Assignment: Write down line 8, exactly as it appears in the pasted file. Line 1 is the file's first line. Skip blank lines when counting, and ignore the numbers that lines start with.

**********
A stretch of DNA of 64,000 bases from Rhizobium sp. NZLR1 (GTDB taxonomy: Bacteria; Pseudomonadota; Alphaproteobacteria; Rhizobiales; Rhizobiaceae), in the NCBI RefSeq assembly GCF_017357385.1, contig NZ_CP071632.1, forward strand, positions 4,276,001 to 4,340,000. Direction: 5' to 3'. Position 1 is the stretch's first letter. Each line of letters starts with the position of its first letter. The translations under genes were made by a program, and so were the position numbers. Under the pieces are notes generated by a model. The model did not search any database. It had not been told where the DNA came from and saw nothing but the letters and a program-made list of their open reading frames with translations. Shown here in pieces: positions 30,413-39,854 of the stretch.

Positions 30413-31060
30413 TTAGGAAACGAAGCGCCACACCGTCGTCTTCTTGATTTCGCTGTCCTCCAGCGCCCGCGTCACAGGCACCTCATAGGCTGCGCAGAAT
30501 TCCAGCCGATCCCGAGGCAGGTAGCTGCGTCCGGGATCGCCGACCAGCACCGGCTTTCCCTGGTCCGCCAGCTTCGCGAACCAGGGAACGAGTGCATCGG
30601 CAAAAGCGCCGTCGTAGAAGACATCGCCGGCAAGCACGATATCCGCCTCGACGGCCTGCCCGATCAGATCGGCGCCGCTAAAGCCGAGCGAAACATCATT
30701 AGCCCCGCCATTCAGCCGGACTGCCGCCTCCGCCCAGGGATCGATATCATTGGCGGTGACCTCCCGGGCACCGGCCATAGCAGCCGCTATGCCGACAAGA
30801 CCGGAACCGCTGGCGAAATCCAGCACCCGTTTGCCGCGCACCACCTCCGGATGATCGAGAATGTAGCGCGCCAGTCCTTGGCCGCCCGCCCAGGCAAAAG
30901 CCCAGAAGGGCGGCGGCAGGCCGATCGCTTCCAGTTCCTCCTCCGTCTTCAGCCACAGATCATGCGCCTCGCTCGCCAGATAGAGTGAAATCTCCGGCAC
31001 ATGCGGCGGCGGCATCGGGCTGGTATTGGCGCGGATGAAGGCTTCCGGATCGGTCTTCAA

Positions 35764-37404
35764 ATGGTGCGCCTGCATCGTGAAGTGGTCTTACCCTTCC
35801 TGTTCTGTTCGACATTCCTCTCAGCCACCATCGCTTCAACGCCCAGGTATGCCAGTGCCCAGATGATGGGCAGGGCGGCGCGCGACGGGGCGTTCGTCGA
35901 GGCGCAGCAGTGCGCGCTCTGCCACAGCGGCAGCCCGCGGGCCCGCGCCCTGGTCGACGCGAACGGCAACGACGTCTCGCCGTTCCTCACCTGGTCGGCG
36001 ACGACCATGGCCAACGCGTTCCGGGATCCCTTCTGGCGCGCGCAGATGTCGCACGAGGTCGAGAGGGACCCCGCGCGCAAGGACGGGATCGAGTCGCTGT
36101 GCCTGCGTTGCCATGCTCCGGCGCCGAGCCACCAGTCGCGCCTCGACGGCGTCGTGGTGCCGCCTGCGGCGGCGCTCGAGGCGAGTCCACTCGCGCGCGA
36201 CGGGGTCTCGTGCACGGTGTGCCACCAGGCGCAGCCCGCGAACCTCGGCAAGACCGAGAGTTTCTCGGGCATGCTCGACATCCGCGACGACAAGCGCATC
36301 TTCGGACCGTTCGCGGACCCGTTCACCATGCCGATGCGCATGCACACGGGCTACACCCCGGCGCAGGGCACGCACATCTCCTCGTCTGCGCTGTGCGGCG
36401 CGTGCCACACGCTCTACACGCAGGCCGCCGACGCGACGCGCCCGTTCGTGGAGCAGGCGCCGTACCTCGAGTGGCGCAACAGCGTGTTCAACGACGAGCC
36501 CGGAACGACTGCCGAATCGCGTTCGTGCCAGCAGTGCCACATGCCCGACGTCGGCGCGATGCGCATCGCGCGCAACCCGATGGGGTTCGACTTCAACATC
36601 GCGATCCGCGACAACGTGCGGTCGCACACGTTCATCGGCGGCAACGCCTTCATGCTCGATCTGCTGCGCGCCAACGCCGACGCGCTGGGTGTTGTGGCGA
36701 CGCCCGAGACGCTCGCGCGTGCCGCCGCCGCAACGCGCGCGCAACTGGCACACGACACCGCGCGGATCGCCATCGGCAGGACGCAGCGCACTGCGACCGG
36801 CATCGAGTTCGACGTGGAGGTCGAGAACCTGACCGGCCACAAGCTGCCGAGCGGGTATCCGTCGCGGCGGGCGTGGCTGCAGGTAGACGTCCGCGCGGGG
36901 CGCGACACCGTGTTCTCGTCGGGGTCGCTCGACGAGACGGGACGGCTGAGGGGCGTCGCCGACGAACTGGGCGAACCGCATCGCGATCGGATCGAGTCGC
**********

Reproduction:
30901 CCCAGAAGGGCGGCGGCAGGCCGATCGCTTCCAGTTCCTCCTCCGTCTTCAGCCACAGATCATGCGCCTCGCTCGCCAGATAGAGTGAAATCTCCGGCAC